·        A course in crisis behavior was given to the staff of the Colombian Institute of Family Welfare. These staff members were dealing with a large number of families who were separated during the rescue operations and were also caring for children orphaned by the disaster.

·        The consultant provided case consultation for disaster victims who were patients at the Federico Lleras Acosta Hospital in Ibague. This regional hospital had received a large number of physically traumatized victims, including children. Victims who had undergone surgical amputation of one or more extremities were often among those with the most severe psychological traumas.

·        Consultation was provided to the directors of the ambulatory health clinics in the nearby towns.

·        Consultation was provided to the directors and personnel of shelters or camps for the homeless.


The post-disaster clinical course

The following observations are based on experiences with hospitalized victims of the Armero disaster and the health professionals who were caring for them.

To identify the early post-disaster behaviors of hospitalized victims, one must separate out the manifestations of medical shock and reactions to rescue procedures. The latter include the effects of being lifted out of the mud by helicopter, carried to an emergency receiving station, and subsequently transported to a distant hospital. Around Armero the human environment was characterized by emotional expressions of intense excitement and contusion as well as the chaos of rapidly changing orders fur evacuation and transport.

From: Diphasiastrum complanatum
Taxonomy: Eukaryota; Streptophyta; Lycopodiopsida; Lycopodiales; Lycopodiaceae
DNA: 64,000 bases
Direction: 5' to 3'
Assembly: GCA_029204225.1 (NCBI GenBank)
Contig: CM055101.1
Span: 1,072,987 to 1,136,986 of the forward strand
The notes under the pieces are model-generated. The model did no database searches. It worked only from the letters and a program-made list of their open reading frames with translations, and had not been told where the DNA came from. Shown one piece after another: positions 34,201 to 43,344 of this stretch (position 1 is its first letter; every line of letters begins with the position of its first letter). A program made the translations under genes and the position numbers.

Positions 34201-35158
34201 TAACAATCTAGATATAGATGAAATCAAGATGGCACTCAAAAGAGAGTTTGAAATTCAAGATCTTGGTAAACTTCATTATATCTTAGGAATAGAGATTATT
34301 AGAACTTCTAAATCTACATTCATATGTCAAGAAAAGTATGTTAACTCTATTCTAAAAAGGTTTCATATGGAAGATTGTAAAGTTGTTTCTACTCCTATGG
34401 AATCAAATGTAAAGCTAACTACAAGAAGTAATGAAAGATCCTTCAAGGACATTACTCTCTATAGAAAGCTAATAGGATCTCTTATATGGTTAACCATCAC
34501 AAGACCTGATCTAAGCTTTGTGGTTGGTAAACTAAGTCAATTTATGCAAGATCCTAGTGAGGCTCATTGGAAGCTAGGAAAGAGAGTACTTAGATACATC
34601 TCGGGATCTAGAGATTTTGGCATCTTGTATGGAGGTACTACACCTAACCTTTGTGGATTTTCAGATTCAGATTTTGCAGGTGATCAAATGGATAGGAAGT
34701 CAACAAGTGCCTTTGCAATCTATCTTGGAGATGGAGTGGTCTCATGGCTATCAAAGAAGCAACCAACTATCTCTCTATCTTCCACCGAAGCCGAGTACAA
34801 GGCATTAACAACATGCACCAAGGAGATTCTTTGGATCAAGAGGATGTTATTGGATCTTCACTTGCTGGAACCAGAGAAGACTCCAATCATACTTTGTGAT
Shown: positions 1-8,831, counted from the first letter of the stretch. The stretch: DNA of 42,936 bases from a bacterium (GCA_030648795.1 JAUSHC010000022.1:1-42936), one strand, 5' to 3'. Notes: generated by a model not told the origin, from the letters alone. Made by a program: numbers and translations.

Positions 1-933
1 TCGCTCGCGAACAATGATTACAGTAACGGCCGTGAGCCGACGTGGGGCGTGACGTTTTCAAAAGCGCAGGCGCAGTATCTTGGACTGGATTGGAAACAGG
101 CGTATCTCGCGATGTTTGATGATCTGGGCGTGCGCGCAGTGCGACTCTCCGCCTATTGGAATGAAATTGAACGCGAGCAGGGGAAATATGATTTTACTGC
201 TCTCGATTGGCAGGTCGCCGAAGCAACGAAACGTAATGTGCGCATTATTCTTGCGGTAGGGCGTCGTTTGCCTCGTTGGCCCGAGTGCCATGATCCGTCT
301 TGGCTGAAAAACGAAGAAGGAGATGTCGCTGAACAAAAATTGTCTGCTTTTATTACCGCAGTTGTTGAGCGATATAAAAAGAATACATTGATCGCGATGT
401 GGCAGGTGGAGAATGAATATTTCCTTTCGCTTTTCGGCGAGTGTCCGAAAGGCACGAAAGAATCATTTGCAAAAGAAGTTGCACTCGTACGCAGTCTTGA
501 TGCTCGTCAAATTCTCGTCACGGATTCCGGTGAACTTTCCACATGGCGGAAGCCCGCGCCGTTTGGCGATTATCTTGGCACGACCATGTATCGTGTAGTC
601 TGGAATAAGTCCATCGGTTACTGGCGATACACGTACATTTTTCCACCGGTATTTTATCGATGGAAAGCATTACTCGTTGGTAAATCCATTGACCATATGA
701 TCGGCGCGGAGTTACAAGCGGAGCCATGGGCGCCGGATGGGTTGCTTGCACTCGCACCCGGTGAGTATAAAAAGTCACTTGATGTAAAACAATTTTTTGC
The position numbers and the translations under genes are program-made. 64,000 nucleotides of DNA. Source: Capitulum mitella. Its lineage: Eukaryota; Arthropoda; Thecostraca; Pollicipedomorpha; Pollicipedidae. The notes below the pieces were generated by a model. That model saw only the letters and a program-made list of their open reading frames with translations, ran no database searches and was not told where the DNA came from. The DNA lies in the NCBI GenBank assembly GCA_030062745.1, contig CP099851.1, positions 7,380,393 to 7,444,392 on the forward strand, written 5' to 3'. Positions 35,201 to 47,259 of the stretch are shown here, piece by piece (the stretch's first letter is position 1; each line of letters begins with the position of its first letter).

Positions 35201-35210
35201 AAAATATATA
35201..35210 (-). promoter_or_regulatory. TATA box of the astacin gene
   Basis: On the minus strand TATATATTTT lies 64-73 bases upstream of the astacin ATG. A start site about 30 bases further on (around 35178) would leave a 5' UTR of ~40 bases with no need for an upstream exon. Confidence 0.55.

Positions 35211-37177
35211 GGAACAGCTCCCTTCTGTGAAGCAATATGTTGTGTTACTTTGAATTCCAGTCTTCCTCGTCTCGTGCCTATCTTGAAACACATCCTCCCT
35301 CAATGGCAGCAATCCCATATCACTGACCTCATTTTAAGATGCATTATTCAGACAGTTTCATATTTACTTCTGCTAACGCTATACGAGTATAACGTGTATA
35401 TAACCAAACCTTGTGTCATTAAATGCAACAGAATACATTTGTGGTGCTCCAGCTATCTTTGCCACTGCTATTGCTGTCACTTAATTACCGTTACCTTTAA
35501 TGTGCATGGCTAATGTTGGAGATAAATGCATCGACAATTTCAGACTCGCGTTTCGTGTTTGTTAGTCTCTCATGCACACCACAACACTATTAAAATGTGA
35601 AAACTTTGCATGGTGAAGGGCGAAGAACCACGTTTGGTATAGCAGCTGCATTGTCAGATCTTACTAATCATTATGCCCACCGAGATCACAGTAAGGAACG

After surgery or intensive medical treatment, the biochemical effects of medications on emotions and cognitive abilities must also be taken into account; for instance, medication effects may cover, exaggerate, or mimic depression. At the early stages of hospitalization, it is difficult to differentiate the psycho-physiologic signs of physical trauma and effects of medication from the emotional states that are precursors of post-disaster psychic trauma reactions or early expressions of bereavement.